"Michael Koblic" wrote in news:hmcg0o025h4
The trailer deck is completely wet under the lathe. Nice of them to
uncover it in a rain shower to take a picture. That level of care speaks
towards the quality of the 'restoration'. Any time I see a completely
repainted machine I assume it had the 5 gallon rebuild.... as in painted
only. Is the grass that green on the island this time of year?
Anyway I am no southbend expert but it looks like the surfaces that should
have paint are painted and those that shouldn't have paint are not painted
so the paintjob seems appropriate, just a little to light a shade IMHO.
A picture of paint vs a picture of machine, the ways near spindle are clues.
I'd arrange to see it in person before bidding.
I bid on a lathe once. I negotiated an agreement that the transfer of cash and
the deal was on acceptance at his place of business. I also brought my uncle
with me as a
second judge. This was an Ebay purchase.
I think the picture was taken some time ago. The lathe is now inside a
workshop. I did not buy because:
1) There was no way to assess the way wear. Looking at them they were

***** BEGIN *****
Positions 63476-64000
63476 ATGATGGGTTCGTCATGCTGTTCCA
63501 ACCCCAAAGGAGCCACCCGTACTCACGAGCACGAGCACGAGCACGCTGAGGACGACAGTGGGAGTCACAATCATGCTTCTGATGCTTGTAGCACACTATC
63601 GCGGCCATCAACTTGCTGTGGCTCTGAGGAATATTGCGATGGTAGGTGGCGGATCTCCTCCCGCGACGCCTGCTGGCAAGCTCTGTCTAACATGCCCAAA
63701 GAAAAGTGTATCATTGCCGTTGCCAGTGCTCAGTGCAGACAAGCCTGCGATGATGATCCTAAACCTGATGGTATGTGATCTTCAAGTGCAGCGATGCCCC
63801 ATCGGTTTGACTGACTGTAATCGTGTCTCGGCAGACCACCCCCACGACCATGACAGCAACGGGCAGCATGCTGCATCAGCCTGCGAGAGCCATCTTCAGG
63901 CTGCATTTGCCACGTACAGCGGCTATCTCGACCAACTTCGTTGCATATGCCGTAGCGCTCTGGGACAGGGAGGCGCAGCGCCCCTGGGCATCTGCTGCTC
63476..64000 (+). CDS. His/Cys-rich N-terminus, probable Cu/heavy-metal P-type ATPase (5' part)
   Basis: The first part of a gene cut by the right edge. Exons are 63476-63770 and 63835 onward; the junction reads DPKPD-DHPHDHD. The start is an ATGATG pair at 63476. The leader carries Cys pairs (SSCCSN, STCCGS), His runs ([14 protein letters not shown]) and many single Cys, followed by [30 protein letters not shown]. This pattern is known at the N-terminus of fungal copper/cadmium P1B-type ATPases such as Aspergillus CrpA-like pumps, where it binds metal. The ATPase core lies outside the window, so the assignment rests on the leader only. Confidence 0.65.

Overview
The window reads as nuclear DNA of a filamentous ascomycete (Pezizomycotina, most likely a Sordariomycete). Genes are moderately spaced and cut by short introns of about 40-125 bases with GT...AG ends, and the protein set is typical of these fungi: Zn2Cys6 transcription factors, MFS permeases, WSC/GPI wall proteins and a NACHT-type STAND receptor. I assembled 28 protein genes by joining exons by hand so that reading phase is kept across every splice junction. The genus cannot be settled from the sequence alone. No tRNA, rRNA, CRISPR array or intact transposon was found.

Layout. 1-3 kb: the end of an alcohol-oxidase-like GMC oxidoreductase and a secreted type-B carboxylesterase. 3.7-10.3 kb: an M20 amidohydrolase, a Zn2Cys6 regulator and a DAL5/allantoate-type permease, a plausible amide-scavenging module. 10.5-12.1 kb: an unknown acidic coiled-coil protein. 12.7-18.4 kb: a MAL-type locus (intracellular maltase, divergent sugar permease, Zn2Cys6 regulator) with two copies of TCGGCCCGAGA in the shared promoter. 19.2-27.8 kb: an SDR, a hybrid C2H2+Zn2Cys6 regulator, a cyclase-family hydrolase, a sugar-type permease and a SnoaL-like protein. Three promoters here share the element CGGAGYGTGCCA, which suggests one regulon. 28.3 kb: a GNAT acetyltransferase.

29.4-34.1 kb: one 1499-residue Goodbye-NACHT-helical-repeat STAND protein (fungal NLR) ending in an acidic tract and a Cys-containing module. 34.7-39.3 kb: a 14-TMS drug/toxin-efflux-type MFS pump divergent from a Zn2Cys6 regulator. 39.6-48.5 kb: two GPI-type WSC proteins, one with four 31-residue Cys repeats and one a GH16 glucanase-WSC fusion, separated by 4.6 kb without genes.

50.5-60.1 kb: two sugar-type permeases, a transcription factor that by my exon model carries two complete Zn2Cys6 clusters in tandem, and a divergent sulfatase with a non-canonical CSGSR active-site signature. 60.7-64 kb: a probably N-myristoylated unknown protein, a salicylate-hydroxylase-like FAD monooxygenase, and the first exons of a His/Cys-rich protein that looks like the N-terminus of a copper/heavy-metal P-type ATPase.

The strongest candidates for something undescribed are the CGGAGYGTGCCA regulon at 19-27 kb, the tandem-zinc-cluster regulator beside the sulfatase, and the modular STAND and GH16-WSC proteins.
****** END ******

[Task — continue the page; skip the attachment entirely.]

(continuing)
2) The chuck has never been taken off. No way of assessing quality. Only one
set of jaws. Spindle nose unknown.
3) No info as to tapers in head/tailstock
4) Motor not attached and no means to do so easily - some work required in
5) No way to determine the status of spindle bearings.
6) No change gears
7) No way to assess tailstock alignment.
I think the guy was on the level. He bought it as a restoration project
which got abandoned half-way because of many other jobs. He had a massive
(by my standards) workshop in an out-building of a private dwelling,
including a total of *four* lathes (this one was the smallest), a big
Bridgeport and a "little" RF40 as well as a complete smithy including a
I am sure that somebody with experience would have been able to get around
the issues and come to agreement on a good price and then restore the lathe
to some sort of functioning level. Not me, sadly. The wait continues...